House Republicans Sue to Stop Historic Proxy Voting Plan Designed to Reduce Lawmakers' Risk of Getting Coronavirus

House Republicans Scalise Johnson
House Minority Whip Steve Scalise, a Republican from Louisiana, speaks during a press conference about Republican efforts against House Democrats plans for proxy voting, on Capitol Hill in Washington, D.C., May 27, 2020, during the coronavirus pandemic. (Photo by SAUL LOEB/AFP via Getty Images) SAUL LOEB/AFP/Getty

House Republicans have filed a lawsuit that would upend any action Congress takes this week under a historic remote voting system implemented in response to the coronavirus pandemic.

"It's really important that we show up here to work at the Capitol to do our job as we're calling on Americans all across the country to safely reopen," U.S. House Minority Whip Steve Scalise (R-Louisiana) told reporters Wednesday. "This is not constitutional. The Constitution makes it clear that we have to have a majority of members present for a quorum to do business."

The move complicates a dilemma House members had tried to solve: How to conduct business while reducing lawmakers's risk of catching COVID-19.

The federal district court hasn't immediately acted on the lawsuit or an immediate injunction Republicans are seeking to suspend the use of the new Democrat-backed proxy voting plan that allows members to cast up to 10 ballots for other members temporarily during the pandemic.

Democrats have argued that the House has the discretion to operate under its own rules and the lawsuit should be thrown out.

"This Republican lawsuit is about one thing only: forcing the House to stop doing its job and prevent it from helping the American people get through this crisis," House Majority Leader Steny Hoyer (D-Massachusetts) said in a statement. "The Constitution gives each chamber of Congress the ability to set its own rules, and the courts have given us wide latitude to do so. The rule change to allow remote voting in order to maintain public health fits within those bounds."

Before the lawsuit was filed, Scalise sent notice to Republican members of the chamber that they should be at the Capitol and vote in person or submit their vote for the Congressional record but should not use the proxy voting system that would allow them to remain in their districts and submit their votes for another member to cast on their behalf.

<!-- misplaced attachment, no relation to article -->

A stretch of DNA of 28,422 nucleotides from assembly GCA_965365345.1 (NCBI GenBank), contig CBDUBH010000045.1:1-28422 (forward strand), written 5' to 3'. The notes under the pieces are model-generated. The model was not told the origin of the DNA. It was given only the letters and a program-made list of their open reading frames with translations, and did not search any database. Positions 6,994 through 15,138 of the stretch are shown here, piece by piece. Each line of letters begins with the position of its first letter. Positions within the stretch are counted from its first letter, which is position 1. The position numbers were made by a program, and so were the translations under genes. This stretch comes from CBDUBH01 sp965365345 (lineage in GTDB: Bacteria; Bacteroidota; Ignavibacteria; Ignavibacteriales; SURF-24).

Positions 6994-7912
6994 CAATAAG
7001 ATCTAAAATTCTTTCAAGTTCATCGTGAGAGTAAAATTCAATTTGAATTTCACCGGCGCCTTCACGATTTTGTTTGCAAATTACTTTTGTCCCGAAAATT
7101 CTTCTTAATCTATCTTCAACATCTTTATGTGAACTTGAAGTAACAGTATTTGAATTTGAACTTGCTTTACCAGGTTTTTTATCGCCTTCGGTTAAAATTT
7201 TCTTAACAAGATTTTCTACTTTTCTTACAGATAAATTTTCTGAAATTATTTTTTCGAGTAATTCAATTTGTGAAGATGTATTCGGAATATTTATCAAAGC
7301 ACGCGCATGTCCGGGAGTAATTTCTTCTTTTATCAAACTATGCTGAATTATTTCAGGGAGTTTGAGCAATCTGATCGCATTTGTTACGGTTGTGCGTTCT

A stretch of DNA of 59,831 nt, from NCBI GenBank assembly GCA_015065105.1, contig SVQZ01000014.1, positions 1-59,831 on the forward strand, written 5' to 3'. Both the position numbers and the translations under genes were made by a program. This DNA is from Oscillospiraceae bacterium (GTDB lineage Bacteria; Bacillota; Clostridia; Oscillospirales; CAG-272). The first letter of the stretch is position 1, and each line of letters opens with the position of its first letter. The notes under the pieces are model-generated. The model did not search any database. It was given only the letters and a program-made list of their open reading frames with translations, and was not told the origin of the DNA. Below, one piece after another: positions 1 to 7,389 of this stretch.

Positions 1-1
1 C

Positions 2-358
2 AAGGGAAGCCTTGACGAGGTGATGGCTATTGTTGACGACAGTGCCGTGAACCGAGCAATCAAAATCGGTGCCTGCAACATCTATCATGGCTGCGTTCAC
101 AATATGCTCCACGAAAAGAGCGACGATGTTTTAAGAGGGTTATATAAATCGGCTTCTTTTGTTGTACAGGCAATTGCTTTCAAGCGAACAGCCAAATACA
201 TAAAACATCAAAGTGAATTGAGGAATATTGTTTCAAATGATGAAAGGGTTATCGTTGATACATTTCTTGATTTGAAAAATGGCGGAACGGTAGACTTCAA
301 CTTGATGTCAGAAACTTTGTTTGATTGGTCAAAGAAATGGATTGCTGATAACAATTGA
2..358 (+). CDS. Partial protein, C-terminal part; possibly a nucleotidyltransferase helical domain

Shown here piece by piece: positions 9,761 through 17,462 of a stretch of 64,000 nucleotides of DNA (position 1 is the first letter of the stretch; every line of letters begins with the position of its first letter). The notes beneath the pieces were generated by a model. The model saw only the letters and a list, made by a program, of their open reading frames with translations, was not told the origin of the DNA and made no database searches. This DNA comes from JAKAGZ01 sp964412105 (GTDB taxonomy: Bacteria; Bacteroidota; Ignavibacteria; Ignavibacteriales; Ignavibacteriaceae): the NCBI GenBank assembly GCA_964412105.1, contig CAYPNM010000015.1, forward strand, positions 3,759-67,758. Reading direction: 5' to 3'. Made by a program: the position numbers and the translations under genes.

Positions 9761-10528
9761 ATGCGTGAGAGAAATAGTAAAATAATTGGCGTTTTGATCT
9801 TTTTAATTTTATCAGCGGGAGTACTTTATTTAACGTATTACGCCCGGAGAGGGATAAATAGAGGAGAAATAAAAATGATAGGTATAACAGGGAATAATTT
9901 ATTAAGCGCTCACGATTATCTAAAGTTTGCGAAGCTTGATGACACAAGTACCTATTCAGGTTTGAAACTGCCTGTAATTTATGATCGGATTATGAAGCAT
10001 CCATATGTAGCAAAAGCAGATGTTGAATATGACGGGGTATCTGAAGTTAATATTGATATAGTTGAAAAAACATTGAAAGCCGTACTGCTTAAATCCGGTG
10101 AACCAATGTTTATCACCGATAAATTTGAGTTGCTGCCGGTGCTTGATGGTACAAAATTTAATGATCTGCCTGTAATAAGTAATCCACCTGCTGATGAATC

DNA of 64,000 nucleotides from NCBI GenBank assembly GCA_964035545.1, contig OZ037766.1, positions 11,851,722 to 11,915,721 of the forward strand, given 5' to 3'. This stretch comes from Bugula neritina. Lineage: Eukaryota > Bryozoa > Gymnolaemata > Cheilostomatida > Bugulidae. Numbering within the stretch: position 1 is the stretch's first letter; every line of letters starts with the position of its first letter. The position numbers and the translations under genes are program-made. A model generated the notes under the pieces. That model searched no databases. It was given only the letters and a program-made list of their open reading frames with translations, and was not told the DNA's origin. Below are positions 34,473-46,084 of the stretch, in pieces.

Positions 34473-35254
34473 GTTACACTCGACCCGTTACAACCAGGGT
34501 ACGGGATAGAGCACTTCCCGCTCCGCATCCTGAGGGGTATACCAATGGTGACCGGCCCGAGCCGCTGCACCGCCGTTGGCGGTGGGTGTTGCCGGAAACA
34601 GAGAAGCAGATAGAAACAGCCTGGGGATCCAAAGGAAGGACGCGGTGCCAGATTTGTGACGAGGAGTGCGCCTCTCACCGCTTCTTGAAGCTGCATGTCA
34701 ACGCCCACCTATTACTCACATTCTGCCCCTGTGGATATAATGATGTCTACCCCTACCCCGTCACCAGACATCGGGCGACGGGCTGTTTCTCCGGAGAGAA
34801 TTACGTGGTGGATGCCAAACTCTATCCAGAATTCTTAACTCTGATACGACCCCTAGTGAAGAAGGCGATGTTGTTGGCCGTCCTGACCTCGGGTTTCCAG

In the lawsuit, Scalise and other House GOP leaders argue that in Congress' 231-year history, neither the House or Senate has instituted a process to allow members to cast votes on the floor without being in the chamber—that includes the Civil War, the September 11 terrorist attacks and the Spanish Flu epidemic of 1918.

"This is an unprecedented event but we've faced unprecedented events as a nation before," U.S. Representative Mike Johnson, who chairs the conservative Republican Study Committee, told Newsweek.

Johnson, an attorney who practiced constitutional law and was a member of President Donald Trump's impeachment defense team, said he believes proxy voting is unconstitutional.

"The clear and express language of the Constitution prohibits it," he said. "It is by definition a deliberative body and to deliberate, you have to be present."

Rep. Jim McGovern, D-Massachusetts, fired back at such constitutional questions during a debate on the House floor on Wednesday.

"I don't look at the Spanish Flu of 1918 as some sort of model of what we should do now," he said on the floor. "People died."

McGovern said canceled flights and surges across the country have created extenuating circumstances and new hardships for some members.

"It's not meant to displace the way we do business here on a regular basis," he said.

The rift over the historic voting measure—adopted as the coronavirus death toll in the United States reached 100,000—is the latest in a long-simmering battle between Republican and Democratic leaders, with tensions often stoked by the feud between House Speaker Nancy Pelosi (D-California) and President Donald Trump.

House Republicans included four constituents as plaintiffs in their lawsuit, arguing that the remote voting proposal violates their constitutional rights.